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Consumers use Web for research, not sales

Consumer preferences
  • 60 percent of new-vehicle buyers shop online.
  • 5 percent of those who shop online purchase through an online buying service. Source: J.D. Power and Associates
    Top 25
    Most visited automotive Web sites (for August 2001)
    1. 3,872,000
    2. 3,206,000
    3. 3,197,000
    4. 2,327,000
    5. 2,144,000
    6. 2,099,000
    7. 2,052,000
    8. 1,391,000
    9. 1,315,000
    10. 1,254,000
    11. 1,230,000
    12. 1,199,000
    13. 1,189,000
    14. 957,000
    15. 858,000
    16. 780,000
    17. 732,000
    18. 720,000
    19. 650,000
    20. 641,000
    21. 612,000
    22. 561,000
    23. 556,000
    24. 552,000
    25. 540,000
    Source: Jupiter Media Metrix

  • David and Connie Greer are like a growing number of car buyers who use the Internet to shop for a vehicle.

    The Greers evaluated their trade-in at, which is the Kelley Blue Book site. They compared models and prices at then visited, and

    They also checked prices and searched new-vehicle inventory at local dealerships. Finally, the Greers purchased a 2001 Monte Carlo from Koons Chevrolet-Chrysler in Vienna, Va., closing the deal at the dealership .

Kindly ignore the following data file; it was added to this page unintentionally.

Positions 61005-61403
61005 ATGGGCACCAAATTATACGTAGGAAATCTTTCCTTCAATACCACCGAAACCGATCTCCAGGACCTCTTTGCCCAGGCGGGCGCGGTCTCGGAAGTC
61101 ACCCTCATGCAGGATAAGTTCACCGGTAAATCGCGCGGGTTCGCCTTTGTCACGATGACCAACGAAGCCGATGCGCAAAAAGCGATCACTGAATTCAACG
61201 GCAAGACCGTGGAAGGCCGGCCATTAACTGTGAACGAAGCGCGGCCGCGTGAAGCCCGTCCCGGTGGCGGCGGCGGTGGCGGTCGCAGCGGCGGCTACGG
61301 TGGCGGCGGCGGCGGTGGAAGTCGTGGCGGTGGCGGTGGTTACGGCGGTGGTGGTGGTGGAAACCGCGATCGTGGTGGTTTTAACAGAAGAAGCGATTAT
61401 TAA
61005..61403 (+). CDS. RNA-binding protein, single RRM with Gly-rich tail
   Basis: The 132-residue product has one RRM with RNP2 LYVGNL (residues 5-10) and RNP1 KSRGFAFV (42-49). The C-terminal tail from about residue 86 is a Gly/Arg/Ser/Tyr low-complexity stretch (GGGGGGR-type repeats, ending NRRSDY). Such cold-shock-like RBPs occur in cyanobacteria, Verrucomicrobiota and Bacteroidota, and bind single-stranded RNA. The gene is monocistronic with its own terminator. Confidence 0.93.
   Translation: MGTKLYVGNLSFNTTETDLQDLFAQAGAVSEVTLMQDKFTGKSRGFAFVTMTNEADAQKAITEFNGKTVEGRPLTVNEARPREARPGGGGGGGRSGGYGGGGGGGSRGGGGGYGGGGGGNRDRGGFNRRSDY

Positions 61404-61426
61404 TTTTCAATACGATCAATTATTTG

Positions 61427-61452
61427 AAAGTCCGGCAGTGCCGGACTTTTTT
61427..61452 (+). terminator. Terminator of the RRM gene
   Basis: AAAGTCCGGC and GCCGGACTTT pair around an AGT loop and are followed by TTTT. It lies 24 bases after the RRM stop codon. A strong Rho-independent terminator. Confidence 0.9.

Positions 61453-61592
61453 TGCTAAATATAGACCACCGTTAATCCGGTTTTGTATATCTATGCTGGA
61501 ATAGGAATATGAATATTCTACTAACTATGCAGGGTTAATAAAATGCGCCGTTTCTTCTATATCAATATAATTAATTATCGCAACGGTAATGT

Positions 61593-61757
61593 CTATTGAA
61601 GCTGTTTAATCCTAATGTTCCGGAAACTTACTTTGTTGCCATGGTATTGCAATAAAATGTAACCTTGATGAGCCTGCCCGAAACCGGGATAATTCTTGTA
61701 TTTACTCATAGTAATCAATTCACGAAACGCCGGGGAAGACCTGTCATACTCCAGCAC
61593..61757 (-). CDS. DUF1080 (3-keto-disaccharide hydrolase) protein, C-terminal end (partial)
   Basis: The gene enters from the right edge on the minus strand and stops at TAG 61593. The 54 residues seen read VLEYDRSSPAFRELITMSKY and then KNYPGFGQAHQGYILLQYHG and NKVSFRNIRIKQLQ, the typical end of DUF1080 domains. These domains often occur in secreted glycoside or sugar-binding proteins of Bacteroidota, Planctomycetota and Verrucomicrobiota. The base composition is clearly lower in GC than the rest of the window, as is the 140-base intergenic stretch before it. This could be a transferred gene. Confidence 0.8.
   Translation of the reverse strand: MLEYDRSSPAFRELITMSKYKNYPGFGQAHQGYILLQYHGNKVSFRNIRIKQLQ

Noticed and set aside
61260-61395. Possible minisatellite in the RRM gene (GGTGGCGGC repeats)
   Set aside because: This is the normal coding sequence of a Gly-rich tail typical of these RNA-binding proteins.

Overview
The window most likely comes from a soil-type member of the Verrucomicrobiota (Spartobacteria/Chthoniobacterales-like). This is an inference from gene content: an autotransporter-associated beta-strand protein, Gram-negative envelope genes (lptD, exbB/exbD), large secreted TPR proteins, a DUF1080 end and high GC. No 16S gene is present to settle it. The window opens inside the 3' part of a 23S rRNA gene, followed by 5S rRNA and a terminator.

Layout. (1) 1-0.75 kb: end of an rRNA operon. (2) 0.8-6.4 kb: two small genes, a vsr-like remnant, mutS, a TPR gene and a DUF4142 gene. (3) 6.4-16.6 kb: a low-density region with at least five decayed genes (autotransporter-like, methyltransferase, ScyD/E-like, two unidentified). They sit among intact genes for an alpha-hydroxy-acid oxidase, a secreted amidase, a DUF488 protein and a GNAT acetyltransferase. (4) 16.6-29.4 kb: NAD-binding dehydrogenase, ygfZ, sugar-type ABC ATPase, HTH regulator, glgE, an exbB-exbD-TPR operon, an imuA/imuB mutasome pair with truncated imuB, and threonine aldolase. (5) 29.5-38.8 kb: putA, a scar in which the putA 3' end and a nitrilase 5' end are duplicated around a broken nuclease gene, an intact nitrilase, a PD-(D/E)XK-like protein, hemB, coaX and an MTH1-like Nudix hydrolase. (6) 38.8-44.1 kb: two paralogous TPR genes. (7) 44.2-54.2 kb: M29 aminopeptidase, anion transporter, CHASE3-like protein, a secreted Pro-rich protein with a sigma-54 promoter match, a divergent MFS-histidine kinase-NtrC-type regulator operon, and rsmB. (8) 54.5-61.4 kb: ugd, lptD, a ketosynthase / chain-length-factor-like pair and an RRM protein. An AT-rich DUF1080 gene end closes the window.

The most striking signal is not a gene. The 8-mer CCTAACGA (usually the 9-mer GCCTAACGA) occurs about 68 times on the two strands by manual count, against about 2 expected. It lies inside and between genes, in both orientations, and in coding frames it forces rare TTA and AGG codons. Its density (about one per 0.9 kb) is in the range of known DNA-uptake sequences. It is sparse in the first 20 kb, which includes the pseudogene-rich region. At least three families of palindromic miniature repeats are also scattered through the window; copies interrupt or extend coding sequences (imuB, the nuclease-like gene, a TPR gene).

"We did not use a buying service because they take your name and give it to a dealership," said David Greer, 50, of Winchester, Va., "We did not want to get calls from salesmen."

    For six years, automakers, dealers, third-party buying services and informational sites have grappled over online auto sales. Now the consumer has decided how to most effectively use the Web to buy new vehicles. Consumers are comfortable with the Internet as a research tool, but they shy away from closing the deal online.

    About 60 percent of new-car buyers shop online for a vehicle, but the vast majority only use the Internet as a research tool, according to J.D. Power and Associates, a research firm in Agoura Hills, Calif. Only 5 percent of new-vehicle buyers who use the Internet to shop bought through an online buying service.

    That preference has sent traffic climbing at manufacturer and dealer sites, as well as sites such as Kelley Blue Book's and, which focus on research. But it has left many transaction-oriented sites in the dust.

    Manufacturers gain

    Manufacturers are increasing their online traffic, in some cases passing up the third-party independent sites. The gains not only reflect the shakeout that has reduced the number of third-party sites but the growing sophistication of online shoppers as well as improvement in dealer and automaker sites.

    Auto manufacturers have an advantage over the independent sites with their access to information about dealer inventory. And the automakers are adding some of the same research tools and content that have lured visitors to independent sites.

    "The manufacturers are creating fewer reasons for consumers to go to third-party Web sites," said Babba Shetty, director of automotive research for Forrester Research Inc. in Cambridge, Mass.